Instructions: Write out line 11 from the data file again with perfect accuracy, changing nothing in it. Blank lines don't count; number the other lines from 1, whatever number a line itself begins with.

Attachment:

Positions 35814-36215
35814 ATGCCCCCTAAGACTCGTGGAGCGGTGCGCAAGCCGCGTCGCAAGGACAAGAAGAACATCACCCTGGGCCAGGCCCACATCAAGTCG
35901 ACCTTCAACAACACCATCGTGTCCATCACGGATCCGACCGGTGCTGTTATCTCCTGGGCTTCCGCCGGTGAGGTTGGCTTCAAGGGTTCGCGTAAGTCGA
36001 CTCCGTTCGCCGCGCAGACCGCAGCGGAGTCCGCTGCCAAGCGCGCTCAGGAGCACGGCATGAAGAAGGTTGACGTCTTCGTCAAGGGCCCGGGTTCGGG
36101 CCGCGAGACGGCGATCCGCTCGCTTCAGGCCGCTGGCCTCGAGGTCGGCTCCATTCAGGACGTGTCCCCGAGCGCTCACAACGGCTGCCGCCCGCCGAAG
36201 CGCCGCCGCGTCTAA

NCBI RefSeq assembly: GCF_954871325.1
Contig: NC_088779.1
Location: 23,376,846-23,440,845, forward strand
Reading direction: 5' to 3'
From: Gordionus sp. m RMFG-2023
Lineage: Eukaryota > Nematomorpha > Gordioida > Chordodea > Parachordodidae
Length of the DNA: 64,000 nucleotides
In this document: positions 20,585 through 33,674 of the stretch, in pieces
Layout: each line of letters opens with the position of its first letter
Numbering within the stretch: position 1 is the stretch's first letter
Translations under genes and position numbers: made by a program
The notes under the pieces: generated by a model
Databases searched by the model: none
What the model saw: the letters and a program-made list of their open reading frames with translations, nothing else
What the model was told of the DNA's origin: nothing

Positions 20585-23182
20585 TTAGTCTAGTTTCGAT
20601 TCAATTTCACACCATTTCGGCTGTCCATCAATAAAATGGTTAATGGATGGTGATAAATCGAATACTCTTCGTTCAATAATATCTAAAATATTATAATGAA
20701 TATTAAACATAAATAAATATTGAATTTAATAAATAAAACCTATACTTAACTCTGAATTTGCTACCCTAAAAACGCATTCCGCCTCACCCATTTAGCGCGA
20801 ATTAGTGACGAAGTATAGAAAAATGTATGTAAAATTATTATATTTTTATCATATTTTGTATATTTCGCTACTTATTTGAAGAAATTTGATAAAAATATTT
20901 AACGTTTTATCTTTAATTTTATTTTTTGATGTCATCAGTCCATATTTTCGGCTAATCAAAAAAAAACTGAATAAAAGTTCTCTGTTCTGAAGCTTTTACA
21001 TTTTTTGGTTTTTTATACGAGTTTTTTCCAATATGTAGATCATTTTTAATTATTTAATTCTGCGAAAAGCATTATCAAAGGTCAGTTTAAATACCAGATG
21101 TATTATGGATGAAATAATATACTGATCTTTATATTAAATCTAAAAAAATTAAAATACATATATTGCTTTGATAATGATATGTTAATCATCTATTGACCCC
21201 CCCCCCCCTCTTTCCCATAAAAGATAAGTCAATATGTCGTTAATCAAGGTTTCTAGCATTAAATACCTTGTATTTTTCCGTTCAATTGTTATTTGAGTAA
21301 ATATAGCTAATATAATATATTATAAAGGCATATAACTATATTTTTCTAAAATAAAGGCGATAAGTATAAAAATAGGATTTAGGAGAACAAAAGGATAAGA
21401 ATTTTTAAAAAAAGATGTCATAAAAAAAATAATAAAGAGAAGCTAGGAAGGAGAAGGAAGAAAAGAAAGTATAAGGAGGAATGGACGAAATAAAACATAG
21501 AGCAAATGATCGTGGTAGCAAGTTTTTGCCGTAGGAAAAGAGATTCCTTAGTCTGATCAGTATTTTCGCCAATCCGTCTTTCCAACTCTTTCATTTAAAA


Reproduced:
From: Gordionus sp. m RMFG-2023